Great Plains Studies, Center for


Date of this Version

Spring 2007


Great Plains Quarterly Vol. 27, No. 2, Spring 2007, pp. 148-149.


Copyright 2005 by the Center for Great Plains Studies, University of Nebraska-Lincoln


Collectively the eight essays in One West, Two Myths provide readers with a solid introduction to the comparative approach to historical study. The forty-ninth parallel serves as the volume's focus. And though the surrounding region has had, and retains, certain social, cultural, and economic commonalities, the book clearly argues that the international border is real and meaningful-despite its geographical arbitrariness.

The lead essays, by three senior historians of the Canadian and American Great Plains (Elliot West, Donald Worster, and Gerald Freisen) provide what are essentially historiographical engagements with the region as viewed through the prisms of social geography, the myth of development, and the NAFTA agreement, respectively. In three of the volume's subsequent case studies, Beth LaDow, Michel Hogue, and Sheila McManus place race at the center of their analyses to show the significance of the "medicine line" not only in the policies of the U.S. and Dominion governments, but in the political/economic strategies of various indigenous people.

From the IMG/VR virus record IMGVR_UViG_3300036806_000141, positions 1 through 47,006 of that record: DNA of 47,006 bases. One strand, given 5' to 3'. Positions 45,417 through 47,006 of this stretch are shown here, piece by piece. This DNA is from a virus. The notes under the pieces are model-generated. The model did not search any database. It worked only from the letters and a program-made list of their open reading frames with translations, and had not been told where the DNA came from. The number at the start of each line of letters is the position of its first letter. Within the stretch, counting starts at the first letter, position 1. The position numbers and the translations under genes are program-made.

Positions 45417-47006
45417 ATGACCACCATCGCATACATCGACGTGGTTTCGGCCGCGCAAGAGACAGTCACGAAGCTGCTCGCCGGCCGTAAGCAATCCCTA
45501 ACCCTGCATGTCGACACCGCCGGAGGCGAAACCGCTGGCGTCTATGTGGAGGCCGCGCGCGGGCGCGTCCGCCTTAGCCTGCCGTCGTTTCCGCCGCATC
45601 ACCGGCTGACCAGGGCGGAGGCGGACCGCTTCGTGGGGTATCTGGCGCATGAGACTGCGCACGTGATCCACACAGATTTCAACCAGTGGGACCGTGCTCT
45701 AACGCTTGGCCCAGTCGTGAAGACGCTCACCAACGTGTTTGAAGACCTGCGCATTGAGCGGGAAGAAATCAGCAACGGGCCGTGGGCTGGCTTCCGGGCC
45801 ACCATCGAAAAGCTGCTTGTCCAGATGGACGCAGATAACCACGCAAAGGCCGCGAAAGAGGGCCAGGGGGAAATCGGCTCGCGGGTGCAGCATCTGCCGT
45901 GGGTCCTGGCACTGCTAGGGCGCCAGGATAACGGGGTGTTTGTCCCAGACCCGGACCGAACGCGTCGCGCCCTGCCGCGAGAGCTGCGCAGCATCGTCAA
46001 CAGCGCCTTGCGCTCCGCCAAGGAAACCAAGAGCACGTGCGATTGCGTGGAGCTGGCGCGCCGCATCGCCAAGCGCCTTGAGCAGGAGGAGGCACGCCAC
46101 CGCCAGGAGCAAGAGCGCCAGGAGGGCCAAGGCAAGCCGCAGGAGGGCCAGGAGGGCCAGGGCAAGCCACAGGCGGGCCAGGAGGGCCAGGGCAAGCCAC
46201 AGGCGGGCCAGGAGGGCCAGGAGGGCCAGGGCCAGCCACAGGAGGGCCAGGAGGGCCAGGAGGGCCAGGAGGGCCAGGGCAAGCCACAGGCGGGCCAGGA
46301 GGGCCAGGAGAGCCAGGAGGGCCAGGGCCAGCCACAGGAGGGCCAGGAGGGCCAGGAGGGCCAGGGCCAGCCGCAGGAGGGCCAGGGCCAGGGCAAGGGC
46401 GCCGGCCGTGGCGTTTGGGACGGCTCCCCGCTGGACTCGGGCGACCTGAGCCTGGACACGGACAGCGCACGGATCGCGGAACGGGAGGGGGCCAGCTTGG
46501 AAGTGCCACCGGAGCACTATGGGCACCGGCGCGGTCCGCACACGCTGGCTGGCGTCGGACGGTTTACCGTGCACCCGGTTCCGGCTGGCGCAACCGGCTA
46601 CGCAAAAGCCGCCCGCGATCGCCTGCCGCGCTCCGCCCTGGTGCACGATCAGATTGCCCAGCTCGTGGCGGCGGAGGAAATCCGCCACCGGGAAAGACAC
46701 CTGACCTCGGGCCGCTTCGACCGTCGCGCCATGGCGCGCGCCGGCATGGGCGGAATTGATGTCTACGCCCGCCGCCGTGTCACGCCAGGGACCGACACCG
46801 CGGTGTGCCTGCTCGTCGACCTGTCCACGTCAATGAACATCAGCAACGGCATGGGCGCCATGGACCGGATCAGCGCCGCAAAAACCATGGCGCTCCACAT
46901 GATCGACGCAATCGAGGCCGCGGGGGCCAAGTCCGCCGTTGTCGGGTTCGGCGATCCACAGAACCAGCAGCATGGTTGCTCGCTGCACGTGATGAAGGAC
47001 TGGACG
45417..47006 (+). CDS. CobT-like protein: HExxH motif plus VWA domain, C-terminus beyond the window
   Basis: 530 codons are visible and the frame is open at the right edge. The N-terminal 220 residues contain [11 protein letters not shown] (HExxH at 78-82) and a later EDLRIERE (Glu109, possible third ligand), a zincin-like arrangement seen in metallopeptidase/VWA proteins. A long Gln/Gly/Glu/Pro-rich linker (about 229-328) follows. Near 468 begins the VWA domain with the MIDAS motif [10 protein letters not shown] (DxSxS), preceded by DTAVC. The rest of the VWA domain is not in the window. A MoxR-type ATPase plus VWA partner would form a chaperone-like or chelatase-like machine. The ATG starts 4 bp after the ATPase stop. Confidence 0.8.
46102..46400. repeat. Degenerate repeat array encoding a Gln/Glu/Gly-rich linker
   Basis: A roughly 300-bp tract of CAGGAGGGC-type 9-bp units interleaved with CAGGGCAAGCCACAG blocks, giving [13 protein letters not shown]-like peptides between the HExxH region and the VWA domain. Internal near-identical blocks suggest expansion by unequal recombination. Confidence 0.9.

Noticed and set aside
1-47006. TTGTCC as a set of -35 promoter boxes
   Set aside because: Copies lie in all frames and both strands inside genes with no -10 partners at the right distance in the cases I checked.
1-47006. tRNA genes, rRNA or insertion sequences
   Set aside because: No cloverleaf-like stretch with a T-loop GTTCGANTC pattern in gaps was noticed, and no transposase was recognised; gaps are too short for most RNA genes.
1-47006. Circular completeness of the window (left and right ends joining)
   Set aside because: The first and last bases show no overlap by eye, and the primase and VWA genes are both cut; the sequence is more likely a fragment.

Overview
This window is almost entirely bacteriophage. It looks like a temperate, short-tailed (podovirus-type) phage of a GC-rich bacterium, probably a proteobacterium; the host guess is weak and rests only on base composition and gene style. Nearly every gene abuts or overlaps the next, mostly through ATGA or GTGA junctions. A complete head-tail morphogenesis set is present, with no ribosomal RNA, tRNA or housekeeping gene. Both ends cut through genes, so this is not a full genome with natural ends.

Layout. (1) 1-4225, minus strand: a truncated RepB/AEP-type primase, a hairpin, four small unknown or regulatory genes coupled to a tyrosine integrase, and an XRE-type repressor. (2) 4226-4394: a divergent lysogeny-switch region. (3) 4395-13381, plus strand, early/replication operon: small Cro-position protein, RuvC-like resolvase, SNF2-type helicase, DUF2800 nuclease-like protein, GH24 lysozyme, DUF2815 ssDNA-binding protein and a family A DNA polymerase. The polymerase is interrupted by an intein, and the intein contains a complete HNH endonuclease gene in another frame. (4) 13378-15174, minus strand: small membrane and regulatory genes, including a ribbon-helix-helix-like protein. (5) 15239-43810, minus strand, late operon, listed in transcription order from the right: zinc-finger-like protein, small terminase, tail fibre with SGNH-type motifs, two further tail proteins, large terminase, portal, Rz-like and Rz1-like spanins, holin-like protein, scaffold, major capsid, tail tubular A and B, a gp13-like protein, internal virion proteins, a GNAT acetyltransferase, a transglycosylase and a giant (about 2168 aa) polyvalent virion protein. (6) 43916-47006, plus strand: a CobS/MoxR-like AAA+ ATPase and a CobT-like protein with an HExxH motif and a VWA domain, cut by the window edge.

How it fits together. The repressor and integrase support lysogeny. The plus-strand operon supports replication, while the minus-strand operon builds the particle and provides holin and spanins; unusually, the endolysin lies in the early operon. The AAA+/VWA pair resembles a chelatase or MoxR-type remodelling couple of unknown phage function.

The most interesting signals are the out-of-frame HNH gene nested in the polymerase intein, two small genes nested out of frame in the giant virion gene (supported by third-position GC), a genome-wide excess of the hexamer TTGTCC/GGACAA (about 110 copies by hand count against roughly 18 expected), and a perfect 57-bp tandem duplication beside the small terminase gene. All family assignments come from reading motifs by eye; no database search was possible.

Indigenous agency and colonial manipulation get balanced treatment in discussions of Sioux and Metis spaces of sanctuary and oppression (LaDow), cross-border Cree travails (Hogue), and Blackfoot displacement (McManus). Following these, Molly Rozum and Peter Morris critically engage aspects of the history of newcomer settler communities in their chapters '''The Spark That Jumped the Gap': North America's Northern Plains and the Experience of Place" and "Fort MacLeod of the Borderlands: Using the Forty-Ninth Parallel on Southern Alberta's Ranching Frontier."